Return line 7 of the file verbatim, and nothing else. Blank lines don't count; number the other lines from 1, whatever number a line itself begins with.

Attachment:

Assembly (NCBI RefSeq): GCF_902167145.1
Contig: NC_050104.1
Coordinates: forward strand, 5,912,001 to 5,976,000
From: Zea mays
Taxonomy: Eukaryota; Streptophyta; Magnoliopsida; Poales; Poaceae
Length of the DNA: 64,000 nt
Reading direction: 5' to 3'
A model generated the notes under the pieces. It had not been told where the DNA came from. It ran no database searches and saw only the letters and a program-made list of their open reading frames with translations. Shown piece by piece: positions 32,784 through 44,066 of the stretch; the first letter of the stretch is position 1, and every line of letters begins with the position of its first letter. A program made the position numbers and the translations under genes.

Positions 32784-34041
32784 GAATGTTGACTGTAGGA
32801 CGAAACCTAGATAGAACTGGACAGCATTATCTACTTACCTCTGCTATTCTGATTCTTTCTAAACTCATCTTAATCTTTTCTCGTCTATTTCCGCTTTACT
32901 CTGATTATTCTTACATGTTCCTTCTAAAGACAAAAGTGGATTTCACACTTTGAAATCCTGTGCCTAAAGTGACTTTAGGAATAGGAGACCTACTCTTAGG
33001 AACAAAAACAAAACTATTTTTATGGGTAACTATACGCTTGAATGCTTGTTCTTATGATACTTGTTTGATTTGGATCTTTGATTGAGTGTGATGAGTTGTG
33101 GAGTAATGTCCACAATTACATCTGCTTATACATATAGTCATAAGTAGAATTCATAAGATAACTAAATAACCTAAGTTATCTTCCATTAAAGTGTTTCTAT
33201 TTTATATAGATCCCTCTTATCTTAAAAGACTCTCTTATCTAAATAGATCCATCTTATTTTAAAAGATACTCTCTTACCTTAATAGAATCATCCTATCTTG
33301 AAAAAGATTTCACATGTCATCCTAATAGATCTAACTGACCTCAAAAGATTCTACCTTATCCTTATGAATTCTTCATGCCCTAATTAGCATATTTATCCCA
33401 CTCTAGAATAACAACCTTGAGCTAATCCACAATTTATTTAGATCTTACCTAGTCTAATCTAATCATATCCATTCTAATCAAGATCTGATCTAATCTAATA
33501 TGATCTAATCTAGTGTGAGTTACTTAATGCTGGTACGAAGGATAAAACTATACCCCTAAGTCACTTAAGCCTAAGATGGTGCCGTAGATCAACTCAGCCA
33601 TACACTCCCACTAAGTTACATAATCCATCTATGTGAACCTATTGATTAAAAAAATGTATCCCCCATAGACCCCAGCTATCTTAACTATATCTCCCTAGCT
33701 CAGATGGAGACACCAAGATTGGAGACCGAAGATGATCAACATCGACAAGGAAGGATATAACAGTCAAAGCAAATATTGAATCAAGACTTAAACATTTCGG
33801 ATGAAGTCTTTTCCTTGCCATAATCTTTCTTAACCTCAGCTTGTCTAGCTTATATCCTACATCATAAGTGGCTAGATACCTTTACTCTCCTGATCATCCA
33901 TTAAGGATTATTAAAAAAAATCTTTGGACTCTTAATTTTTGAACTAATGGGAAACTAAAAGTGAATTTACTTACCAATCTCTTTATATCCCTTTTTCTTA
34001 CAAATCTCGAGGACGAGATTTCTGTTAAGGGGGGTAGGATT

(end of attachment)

Reading direction: 5' to 3'